The HBO host defended Megyn Kelly after she was ousted by NBC over a controversial segment about blackface

By Aurelie Corinthios
January 27, 2020 02:39 PM
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Bill Maher and Megyn Kelly may not agree on everything, but they’ve found a common enemy in “cancel culture.”

Kelly, 49, was a guest on Friday’s episode of HBO’s Real Time with Bill Maher, where the host brought up Kelly’s ousting from NBC last year after a controversial segment about blackface during her Today show hour.

“We have a lot in common. We were both s—canned by major broadcast networks. I was s—-canned by ABC, you were s—canned by NBC,” said Maher, 64, whose late-night talk show Politically Incorrect was canceled in 2002 after his comment regarding the 9/11 attacks.

At the time, he took issue with characterizations of the hijackers as cowards, arguing that “we have been the cowards, lobbing cruise missiles from 2,000 miles away.”

Meanwhile, NBC pulled Megyn Kelly Today off the air in October 2018 after Kelly questioned whether wearing blackface as part of a Halloween costume is actually racist during an all-white panel discussion.

On Real Time, Maher defended Kelly, saying he was “angry” on her behalf after NBC canceled her show.

“Because this cancel culture — it’s so funny, when they do polls, they find 80 to 90 percent of the people in this country hate this s—. Even liberals hate this s—,” he said. “This is one reason why Trump got elected, because people hate political correctness so much that they’ll even take it in the mouth of a werewolf when he’s not politically correct.”

“But when individual instances come up, everybody is so afraid to stand up,” he continued. “I mean, you even apologized for something that I didn’t think was that awful. Why can’t you just say, ‘Okay, I was a little inartful about how I expressed that. My bad, I’m sorry, move on with our lives,’ instead of, ‘No, you have to go away for all of time.’ Who are these perfect people who have never made any mistake?”

Kelly replied, “I mean, my own take on it is the country is going through something right now.”

“The marginalized groups are rising up and trying to find positions at the table — equal positions. And that’s a good thing. The difference is in approach, how do we do it?” she continued. “And I understand this fight, because as a woman … I have also felt marginalized at times and like I don’t have an equal footing.”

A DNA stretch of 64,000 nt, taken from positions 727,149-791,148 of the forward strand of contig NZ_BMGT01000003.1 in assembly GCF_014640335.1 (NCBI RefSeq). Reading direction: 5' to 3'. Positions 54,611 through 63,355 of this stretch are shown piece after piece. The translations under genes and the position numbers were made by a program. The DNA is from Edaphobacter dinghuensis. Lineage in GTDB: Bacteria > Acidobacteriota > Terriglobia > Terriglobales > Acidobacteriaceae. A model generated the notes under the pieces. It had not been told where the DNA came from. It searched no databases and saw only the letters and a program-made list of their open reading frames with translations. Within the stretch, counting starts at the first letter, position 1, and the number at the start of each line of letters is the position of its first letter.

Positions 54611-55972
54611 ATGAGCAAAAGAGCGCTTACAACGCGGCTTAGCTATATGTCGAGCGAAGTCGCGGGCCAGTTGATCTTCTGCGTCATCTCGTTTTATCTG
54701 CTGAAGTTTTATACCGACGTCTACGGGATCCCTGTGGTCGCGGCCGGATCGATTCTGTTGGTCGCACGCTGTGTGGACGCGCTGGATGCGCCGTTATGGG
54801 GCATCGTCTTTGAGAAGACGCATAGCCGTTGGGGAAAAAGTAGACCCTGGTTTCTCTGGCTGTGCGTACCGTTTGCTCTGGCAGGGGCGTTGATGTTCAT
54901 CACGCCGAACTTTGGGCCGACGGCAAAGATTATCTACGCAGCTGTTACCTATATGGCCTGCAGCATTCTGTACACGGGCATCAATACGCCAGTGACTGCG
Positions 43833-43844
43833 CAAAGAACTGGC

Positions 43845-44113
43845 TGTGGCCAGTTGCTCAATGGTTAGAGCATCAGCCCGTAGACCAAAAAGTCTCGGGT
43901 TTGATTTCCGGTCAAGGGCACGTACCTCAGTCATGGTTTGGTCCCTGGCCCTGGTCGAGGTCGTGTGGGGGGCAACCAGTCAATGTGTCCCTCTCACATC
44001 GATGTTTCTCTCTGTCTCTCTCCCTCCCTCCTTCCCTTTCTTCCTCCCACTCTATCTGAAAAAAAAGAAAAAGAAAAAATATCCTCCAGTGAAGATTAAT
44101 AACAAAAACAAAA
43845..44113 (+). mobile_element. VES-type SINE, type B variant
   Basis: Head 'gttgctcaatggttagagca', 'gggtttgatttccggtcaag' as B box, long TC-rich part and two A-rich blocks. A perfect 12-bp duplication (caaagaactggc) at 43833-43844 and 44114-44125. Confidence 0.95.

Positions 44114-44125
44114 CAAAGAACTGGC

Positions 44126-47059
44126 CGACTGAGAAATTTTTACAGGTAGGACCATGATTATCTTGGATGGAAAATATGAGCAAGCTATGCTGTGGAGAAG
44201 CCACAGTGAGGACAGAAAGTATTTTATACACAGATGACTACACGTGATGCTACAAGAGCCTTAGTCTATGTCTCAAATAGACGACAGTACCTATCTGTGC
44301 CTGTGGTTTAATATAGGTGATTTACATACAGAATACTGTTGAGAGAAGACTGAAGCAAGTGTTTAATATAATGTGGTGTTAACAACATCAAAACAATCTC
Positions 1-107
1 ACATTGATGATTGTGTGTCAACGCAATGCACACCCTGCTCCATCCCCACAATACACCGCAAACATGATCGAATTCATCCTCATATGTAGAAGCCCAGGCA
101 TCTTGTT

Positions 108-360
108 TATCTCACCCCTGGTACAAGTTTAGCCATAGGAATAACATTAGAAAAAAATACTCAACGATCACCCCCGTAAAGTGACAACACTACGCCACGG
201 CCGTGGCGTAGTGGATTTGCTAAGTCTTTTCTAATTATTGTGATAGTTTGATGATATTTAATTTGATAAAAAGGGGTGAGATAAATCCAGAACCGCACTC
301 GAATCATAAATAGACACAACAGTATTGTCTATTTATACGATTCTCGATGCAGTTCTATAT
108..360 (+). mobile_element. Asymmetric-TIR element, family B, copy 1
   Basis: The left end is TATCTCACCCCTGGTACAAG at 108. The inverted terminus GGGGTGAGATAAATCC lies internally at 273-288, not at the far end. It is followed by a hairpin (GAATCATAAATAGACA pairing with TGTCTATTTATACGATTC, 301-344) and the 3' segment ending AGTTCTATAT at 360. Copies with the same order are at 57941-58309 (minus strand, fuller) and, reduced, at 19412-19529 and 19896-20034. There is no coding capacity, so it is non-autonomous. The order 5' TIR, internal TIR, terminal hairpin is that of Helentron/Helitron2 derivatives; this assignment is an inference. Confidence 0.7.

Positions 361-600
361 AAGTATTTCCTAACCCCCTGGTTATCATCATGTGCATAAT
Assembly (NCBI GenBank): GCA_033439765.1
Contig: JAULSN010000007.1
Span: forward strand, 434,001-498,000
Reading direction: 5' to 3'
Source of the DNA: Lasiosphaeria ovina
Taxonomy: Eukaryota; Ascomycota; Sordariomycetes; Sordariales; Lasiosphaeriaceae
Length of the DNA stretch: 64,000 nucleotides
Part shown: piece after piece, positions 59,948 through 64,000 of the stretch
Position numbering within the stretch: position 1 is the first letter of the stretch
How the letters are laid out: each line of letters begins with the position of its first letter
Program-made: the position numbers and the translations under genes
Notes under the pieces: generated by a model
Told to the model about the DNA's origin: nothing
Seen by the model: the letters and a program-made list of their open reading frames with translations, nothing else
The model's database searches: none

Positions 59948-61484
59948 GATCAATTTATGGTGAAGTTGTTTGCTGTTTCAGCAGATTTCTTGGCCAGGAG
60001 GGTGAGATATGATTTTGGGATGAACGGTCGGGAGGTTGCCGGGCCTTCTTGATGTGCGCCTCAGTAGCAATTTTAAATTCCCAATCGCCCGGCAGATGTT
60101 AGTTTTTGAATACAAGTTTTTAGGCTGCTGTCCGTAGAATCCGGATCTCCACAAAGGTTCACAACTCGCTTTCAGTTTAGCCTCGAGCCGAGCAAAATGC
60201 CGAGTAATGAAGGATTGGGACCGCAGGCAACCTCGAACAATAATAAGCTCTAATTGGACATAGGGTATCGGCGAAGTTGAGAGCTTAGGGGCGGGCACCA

“But the question is, do we do it with grace and humanity and understanding that people make mistakes and that we’re all imperfect and we’re going to screw up, maybe more than once, and kindness and an understanding that we’re all only here for a limited time and we can’t expect a perfect score of any person?” she asked.

Maher blasted the “snowflakes” that called for Kelly’s firing.

“They’re gross, because all they care about is getting a scalp on the wall. They don’t care if you’re really a racist, which you’re not,” he said. “They always want to find the worst version of what any person is.”

Ultimately, Kelly said she hoped younger generations and older generations could “get back to talking to each other so there’s buy-in, so people feel heard, and so we allow for disagreement, [respect], kindness.”

Kelly has apologized for her blackface comments twice — first in an internal email to colleagues at the time, and then on-air the next day.

The anchor — who had signed a three-year, $23 million-a-year contract with NBC in 2017 — finalized her departure from the network in January 2019, with a source telling PEOPLE at the time, “The contract will be paid out, about $25-$30 million dollars.”

The 9 a.m. hour has since been taken over by Melvin, Roker, Dylan Dreyer and Sheinelle Jones, while Kelly has been focusing on her family and recently began conducting interviews on her Instagram Live.

Maher is no stranger to controversy himself. In 2017, he came under fire for using the n-word on Real Time during a conversation with Nebraska Senator Ben Sasse. He later apologized, in a statement and again on-air.